Sen. John Thrasher admits to caring deeply about Florida State University and trying hard to improve the school over his many years as a lawmaker and lobbyist. But the 70-year-old is not saying whether he wants to become FSU's next president, though many of his friends seem to think he will apply and is a shoo-in for the job.
In fact, Thrasher says he has not sought advice from anyone about the job or what it would mean for his Senate career. The St. Augustine Republican's current term runs through November, and he is up for re-election.
Thrasher is aware of and slightly annoyed by the buzz surrounding the rumors that he is the front-runner to replace outgoing FSU President Eric Barron. He blames it on friends in Tallahassee who know his affinity for FSU, but says he is not behind the not-so-quiet campaign.
"I can't control what they're doing," Thrasher said today. "I can control what I'm doing." He says his focus is the legislative session, which began this week, and continuing to work to get Gov. Rick Scott re-elected as his campaign chairman.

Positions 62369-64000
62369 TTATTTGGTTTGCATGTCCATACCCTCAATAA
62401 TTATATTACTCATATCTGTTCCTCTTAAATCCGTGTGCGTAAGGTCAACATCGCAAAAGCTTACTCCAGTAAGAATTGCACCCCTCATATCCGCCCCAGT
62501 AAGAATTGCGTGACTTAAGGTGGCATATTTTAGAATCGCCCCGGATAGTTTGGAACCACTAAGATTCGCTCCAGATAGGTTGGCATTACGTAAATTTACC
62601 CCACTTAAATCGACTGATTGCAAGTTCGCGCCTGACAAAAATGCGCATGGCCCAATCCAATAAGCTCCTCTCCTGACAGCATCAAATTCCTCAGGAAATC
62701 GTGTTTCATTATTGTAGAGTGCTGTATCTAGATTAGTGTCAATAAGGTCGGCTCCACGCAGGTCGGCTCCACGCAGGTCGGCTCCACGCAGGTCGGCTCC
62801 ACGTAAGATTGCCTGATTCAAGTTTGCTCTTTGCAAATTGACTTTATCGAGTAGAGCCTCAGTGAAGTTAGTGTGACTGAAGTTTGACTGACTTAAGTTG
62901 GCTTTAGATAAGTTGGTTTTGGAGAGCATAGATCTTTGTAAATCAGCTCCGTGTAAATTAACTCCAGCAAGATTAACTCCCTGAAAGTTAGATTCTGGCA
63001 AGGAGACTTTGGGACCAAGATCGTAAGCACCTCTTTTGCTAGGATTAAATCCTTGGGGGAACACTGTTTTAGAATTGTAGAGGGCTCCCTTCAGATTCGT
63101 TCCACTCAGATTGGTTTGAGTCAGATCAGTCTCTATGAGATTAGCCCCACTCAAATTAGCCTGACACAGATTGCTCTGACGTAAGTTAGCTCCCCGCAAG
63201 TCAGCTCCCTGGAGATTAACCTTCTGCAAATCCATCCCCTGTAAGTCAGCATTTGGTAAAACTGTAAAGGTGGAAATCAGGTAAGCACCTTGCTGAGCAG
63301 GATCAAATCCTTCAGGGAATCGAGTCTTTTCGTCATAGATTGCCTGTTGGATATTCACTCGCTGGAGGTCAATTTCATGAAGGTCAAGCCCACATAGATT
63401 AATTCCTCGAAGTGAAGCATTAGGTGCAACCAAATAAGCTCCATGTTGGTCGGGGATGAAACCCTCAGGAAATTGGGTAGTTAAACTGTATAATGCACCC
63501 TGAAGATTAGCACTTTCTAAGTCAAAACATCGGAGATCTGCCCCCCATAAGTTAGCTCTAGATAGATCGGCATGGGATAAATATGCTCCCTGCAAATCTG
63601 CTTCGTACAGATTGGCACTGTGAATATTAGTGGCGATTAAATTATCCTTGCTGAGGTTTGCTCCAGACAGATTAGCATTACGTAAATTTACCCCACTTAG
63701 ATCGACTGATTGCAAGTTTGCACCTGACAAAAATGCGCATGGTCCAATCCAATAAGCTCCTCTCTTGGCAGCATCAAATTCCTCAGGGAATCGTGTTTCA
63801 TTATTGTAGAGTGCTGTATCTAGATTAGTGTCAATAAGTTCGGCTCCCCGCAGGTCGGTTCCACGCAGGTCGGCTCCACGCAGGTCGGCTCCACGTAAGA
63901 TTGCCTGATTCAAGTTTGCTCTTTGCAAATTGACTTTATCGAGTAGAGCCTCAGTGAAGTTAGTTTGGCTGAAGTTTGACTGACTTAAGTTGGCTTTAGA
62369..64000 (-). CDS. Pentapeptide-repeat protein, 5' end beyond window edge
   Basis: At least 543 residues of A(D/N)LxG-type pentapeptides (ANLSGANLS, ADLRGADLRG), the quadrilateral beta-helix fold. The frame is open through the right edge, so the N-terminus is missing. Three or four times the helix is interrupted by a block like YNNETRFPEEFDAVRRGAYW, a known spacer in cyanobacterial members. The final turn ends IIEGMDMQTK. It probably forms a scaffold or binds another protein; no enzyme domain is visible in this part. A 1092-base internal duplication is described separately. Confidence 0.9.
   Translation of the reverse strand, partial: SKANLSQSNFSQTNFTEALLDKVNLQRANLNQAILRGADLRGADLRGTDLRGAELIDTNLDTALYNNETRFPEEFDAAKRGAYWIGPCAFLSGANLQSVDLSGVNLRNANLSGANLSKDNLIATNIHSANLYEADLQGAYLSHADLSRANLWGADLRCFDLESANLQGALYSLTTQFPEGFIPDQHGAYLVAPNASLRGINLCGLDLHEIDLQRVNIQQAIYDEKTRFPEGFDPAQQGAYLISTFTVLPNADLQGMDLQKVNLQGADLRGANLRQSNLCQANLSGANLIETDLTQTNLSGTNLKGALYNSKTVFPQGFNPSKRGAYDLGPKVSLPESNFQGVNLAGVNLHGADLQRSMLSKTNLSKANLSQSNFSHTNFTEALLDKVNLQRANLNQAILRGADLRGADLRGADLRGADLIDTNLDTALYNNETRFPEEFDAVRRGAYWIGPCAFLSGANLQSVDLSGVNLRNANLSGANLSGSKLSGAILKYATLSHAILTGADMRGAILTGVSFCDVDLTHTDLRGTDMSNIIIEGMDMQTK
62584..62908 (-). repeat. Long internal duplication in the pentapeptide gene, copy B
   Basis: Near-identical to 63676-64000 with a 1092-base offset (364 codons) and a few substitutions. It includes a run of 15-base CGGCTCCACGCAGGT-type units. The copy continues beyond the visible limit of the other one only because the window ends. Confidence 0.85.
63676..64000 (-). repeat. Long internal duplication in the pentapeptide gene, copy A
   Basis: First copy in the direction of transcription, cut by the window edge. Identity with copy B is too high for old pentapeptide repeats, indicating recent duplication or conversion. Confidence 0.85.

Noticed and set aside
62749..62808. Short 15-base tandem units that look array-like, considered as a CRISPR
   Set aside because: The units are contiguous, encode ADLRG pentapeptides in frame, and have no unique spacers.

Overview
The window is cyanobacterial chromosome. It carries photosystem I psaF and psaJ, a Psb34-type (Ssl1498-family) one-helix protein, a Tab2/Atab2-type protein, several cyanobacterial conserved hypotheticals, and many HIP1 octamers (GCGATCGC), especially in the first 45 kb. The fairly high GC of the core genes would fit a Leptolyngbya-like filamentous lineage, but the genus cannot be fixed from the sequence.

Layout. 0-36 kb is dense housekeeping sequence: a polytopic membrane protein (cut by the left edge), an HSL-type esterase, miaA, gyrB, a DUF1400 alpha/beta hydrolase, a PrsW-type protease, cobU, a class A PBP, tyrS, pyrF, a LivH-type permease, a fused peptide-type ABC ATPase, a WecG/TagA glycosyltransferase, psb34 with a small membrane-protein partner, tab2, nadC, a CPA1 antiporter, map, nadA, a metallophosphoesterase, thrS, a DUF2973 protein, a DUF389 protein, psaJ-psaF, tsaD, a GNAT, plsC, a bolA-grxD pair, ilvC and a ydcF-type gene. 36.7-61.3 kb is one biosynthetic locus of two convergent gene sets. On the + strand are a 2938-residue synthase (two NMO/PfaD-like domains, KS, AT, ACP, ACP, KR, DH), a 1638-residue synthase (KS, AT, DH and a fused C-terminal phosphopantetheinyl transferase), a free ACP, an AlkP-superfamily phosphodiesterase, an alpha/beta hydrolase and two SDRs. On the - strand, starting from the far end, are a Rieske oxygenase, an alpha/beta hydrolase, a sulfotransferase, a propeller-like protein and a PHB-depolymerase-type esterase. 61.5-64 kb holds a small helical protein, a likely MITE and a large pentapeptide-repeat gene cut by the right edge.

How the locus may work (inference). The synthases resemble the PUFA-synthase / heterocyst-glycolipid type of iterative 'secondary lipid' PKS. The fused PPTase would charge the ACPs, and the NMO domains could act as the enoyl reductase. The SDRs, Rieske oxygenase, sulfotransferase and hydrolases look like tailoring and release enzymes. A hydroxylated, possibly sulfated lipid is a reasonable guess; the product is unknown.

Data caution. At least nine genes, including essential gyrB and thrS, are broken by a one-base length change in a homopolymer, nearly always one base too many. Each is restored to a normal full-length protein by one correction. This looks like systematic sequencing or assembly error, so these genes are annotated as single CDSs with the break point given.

He denied one of the latest rumors, that he has talked to friends in the governor's office, including Chief of Staff Adam Hollingsworth, about the FSU job. "I've talked to them a lot about other things, but that is not something I'm talking about," Thrasher said.
He also dismissed a rumor that he has sought advice from the Senate's general counsel about whether ethics rules would allow him to serve as a state university president and in the Senate simultaneously or preclude him from voting on FSU related matters while he pursues the job. A Senate spokeswoman said attorney-client privilege would protect that conversation from public disclosure anyway, if it were to occur.